What We Know About Stephen
Stephen appears in the documentary record only in 1844 and 1845, but those few references give some clues to his life before and after that time. Paul Jennings, who had traveled to Montpelier in April 1844, wrote back to Dolley Madison in Washington with updates on the health of various members of enslaved community, noting: “the peaple ar All well exept stephen…” Since Stephen was at Montpelier, it is likely that he had been born there, as the Madisons rarely purchased enslaved people. In July 1844, Stephen was one of about 50 enslaved people whom Dolley transferred to her son John Payne Todd. It is unclear why Dolley did this, although the timing may be significant; the transfer took place just weeks before she sold Montpelier to Henry Moncure. Todd sold a number of the 50 people transferred to him, kept several with Dolley in Washington, and enslaved others at his Orange county plantation, Toddsberth.
The last mention of Stephen is in a letter from Dolley to an unknown man in April 1845. She thanked the man for “information, and attention, in regard to Stephen who belongs to my Son J P Todd,” and enclosed vegetable pills that “had been once of great service” to Stephen. Possibly Stephen had been leased out and had fallen ill, and Todd was sending pills that had helped Stephen before (perhaps in 1844, when Jennings had written that Stephen was not well).
Stephen was not among the enslaved people listed in John Payne Todd’s estate inventory after Todd’s death in 1851. Possibly Todd sold him, although no written record of a sale survives. It is also possible that Stephen died, either from the condition that made him ill in 1844 and 1845, or from another cause.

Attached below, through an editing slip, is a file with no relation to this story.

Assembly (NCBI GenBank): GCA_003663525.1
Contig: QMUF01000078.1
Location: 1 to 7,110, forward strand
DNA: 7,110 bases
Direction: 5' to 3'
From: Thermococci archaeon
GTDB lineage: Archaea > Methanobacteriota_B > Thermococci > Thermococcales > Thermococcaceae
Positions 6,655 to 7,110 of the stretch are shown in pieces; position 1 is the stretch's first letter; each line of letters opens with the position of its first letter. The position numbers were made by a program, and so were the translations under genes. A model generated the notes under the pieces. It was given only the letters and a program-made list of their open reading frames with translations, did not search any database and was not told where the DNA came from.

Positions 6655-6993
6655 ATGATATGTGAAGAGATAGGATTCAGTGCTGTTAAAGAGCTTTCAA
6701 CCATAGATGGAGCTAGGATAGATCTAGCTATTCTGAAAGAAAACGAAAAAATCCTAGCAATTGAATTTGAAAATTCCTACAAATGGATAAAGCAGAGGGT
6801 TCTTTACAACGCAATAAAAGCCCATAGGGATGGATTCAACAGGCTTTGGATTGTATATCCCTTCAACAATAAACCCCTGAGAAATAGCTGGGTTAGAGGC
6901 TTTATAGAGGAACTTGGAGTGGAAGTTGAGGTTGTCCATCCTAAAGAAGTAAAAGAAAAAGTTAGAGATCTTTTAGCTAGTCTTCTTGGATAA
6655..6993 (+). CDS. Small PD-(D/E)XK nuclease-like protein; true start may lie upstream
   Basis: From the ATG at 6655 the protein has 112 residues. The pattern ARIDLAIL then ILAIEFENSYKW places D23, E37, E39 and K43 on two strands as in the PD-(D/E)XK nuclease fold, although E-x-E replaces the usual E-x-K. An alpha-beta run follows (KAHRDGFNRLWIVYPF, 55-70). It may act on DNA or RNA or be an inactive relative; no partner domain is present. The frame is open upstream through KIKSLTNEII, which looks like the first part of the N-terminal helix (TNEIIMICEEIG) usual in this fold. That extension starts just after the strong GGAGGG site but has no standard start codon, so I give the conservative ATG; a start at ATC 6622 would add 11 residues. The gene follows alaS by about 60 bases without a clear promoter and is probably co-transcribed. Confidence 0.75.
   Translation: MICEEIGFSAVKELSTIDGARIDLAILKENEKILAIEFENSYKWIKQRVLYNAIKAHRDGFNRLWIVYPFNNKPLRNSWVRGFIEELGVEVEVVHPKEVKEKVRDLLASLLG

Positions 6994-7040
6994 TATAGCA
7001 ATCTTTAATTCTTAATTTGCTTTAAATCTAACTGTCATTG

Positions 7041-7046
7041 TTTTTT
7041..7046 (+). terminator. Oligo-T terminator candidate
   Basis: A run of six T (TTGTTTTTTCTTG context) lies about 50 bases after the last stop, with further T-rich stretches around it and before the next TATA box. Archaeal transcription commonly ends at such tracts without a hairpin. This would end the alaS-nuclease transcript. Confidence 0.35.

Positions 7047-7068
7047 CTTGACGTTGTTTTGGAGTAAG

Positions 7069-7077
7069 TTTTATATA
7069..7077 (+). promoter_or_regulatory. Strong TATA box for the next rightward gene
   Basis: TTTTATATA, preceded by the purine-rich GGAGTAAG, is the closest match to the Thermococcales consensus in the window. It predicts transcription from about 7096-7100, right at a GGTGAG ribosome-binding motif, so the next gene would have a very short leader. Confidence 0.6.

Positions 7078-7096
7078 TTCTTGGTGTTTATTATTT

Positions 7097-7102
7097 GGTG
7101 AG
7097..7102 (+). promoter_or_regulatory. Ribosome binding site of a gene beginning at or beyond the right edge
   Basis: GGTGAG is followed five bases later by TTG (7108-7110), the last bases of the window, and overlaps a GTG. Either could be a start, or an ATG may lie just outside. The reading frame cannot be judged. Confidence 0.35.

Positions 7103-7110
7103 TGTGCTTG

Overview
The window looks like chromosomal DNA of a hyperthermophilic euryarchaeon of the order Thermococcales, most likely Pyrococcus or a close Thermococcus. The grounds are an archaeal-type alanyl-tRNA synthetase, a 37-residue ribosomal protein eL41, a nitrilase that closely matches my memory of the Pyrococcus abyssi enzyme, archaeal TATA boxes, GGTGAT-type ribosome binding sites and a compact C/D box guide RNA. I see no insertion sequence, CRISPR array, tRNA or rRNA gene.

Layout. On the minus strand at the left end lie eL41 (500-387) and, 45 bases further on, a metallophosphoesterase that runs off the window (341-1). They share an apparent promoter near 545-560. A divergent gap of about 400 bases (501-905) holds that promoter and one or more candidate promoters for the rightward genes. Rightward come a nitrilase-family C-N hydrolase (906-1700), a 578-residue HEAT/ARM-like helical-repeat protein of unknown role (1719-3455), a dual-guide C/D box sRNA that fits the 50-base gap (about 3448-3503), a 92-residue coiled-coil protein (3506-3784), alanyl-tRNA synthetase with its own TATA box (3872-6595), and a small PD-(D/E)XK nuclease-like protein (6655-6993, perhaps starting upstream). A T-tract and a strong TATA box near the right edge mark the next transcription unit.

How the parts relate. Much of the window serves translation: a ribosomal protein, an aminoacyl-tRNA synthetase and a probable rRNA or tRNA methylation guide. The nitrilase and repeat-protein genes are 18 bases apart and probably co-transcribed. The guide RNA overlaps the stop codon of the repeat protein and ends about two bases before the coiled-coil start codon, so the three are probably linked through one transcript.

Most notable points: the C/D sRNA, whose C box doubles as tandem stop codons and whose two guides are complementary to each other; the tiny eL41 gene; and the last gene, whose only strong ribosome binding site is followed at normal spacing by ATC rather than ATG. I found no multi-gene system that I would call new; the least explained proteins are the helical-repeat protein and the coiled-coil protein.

In this letter dated April 23, 1844, Paul Jennings reported that “the peaple ar All well exept stephen…” Several letters in Jennings’s handwriting survive, indicating his ability to read and write. Jennings also reported on the declining health of his wife Fanny Gordon Jennings, who was enslaved by Charles Howard at his plantation near Orange Courthouse. Fanny died on August 4, 1844. Dolley Madison Papers, Library of Congress.
 Paul Jennings to Dolley Payne Todd Madison, April 23, 1844, Dolley Madison Papers, Library of Congress, Washington, DC, accessed July 23, 2020, MRD-S 26439, Montpelier Research Database.
 Dolley Payne Todd Madison to unknown correspondent, April 23, 1845, Papers of Dolley Madison, Library of Congress, Washington, DC, accessed July 23, 2020, MRD-S 30596, Montpelier Research Database.
Hilarie M. Hicks, MA
Senior Research Historian
Hilarie came to Montpelier in 2010 and joined the Research Department in 2011, where she provides documentary research in support of the Montpelier Foundation’s many activities. A graduate of the College of William and Mary (B.A) and the Cooperstown Graduate Program in Museum Studies (M.A.), Hilarie has a broad background of experience in research, interpretation, and administration of historic sites. She enjoys following a good paper trail, and she thanks past members of the Montpelier research staff who blazed the trail for The Naming Project.